Fender Bender Accidents Merit Reporting
Drivers involved in minor automobile accidents sometimes prefer to pay for the damage themselves rather than report the accident to their insurance carrier. They fear a claim may result in an increase in insurance premiums, or worse, cancellation of their policy.
In the face of rapidly rising insurance rates, this practice of not notifying insurance companies of accidents appears to be increasingly popular, even when minor injuries occur.
A driver or policyholder is generally safe in failing to make an insurance report of a minor non-injury accident involving only himself or his family members. If friends or strangers are involved, however, it is risky not to report the accident. This is true even where no one appears to be injured and the damage is modest.
Most insurance policies contain a provision requiring the policyholder to notify promptly the company of any accidents in which he, his family members or his vehicles are involved. These provisions are intended to give the company an opportunity to investigate the accident while facts are still fresh, and to set aside money (called a "reserve") with which to settle any future claims.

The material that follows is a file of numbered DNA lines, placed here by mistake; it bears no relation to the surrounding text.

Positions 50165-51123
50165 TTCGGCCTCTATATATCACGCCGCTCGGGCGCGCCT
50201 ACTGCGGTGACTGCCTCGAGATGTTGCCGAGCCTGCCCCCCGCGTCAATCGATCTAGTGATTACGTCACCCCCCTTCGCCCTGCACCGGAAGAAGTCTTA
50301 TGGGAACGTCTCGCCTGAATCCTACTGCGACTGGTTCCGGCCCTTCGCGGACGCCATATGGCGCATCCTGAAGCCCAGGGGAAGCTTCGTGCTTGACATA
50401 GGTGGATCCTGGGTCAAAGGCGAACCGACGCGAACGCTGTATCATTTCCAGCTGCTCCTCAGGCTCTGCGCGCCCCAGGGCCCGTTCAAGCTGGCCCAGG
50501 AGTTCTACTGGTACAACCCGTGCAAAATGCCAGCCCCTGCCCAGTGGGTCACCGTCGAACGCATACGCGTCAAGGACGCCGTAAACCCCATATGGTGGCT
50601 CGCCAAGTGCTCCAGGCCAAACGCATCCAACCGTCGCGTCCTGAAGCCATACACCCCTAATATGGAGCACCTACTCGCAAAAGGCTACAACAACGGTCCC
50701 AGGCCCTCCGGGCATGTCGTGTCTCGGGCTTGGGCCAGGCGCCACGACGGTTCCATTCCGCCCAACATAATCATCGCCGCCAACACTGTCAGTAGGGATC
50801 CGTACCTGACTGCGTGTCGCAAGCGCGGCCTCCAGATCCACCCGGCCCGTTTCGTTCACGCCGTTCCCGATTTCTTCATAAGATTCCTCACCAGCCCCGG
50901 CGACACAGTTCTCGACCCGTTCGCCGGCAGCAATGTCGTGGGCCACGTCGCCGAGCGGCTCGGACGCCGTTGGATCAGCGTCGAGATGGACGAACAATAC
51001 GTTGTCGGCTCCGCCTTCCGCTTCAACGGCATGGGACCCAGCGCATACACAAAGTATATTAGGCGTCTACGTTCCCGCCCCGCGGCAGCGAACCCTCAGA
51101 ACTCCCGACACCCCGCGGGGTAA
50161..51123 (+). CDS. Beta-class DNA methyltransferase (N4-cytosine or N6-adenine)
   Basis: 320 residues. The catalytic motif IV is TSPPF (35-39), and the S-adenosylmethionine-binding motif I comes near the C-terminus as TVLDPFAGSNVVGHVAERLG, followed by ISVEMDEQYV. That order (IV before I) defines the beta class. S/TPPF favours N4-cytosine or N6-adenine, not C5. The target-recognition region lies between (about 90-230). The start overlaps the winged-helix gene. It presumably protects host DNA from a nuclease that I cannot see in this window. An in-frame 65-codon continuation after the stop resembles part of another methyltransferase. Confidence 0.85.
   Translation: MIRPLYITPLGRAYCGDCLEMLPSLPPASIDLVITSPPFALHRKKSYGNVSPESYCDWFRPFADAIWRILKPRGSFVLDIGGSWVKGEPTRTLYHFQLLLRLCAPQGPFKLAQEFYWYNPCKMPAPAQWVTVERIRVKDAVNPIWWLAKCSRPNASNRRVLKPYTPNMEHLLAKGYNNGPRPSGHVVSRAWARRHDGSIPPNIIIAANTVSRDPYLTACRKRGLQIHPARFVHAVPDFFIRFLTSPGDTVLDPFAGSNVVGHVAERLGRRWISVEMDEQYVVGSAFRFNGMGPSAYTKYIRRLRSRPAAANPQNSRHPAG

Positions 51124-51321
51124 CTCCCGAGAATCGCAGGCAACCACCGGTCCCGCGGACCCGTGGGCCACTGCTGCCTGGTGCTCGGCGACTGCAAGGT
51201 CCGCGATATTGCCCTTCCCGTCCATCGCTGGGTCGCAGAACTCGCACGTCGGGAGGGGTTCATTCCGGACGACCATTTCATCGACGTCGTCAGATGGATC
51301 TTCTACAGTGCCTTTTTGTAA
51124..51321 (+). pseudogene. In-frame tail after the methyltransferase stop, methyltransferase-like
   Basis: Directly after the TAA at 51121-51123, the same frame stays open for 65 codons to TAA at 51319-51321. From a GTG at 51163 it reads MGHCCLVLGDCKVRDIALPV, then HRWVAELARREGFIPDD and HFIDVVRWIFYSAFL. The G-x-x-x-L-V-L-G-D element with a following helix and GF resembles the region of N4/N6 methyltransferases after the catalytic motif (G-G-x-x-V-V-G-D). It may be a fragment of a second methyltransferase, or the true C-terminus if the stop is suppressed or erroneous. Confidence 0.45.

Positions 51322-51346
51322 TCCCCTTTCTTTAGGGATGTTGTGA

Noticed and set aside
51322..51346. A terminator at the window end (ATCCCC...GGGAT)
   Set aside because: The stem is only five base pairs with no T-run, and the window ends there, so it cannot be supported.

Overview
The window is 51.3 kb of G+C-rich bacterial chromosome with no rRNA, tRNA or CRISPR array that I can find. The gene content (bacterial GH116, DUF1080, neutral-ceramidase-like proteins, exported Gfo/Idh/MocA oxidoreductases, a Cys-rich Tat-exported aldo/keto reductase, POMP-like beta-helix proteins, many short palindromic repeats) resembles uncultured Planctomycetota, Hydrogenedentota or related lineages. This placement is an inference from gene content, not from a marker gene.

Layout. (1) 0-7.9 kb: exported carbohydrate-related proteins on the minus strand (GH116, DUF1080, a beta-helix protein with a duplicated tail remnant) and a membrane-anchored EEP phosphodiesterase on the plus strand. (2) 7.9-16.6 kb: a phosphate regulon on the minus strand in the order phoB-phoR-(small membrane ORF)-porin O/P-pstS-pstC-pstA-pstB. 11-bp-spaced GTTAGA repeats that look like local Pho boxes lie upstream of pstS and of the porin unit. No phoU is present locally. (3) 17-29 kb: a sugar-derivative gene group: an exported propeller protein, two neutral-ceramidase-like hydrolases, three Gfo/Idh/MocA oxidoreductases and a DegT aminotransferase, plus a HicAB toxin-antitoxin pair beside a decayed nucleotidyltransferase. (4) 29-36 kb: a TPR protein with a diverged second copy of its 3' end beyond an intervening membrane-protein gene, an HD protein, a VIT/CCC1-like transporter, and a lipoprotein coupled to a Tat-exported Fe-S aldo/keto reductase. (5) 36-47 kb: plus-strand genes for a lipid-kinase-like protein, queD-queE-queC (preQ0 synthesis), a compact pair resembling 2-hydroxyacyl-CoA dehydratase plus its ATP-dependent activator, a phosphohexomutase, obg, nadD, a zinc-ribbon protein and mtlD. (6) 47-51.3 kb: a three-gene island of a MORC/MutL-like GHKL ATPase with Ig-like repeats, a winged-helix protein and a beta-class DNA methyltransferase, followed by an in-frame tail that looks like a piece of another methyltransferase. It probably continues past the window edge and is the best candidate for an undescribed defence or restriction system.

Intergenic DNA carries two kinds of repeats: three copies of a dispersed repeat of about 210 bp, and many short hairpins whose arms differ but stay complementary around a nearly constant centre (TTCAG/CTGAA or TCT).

A policyholder's failure to report promptly an accident to his insurance company may cause the company
to deny coverage at a later date if a claim is presented, including one for injury to someone.
Because many injuries may not show up for days, or even weeks, after an accident, it is not safe to assume that an apparently uninjured automobile occupant will remain that way.
If a claim is presented later, or if you are sued for the accident, you do not want problems from your insurance company. In most cases, the company eventually will cover you anyway, but there is no reason to create a potential problem with coverage.
Keep in mind that filing a report does not mean that a claim ever will be made. Your report is simply information for your insurance company—information to which the company is entitled by its contract of insurance with you.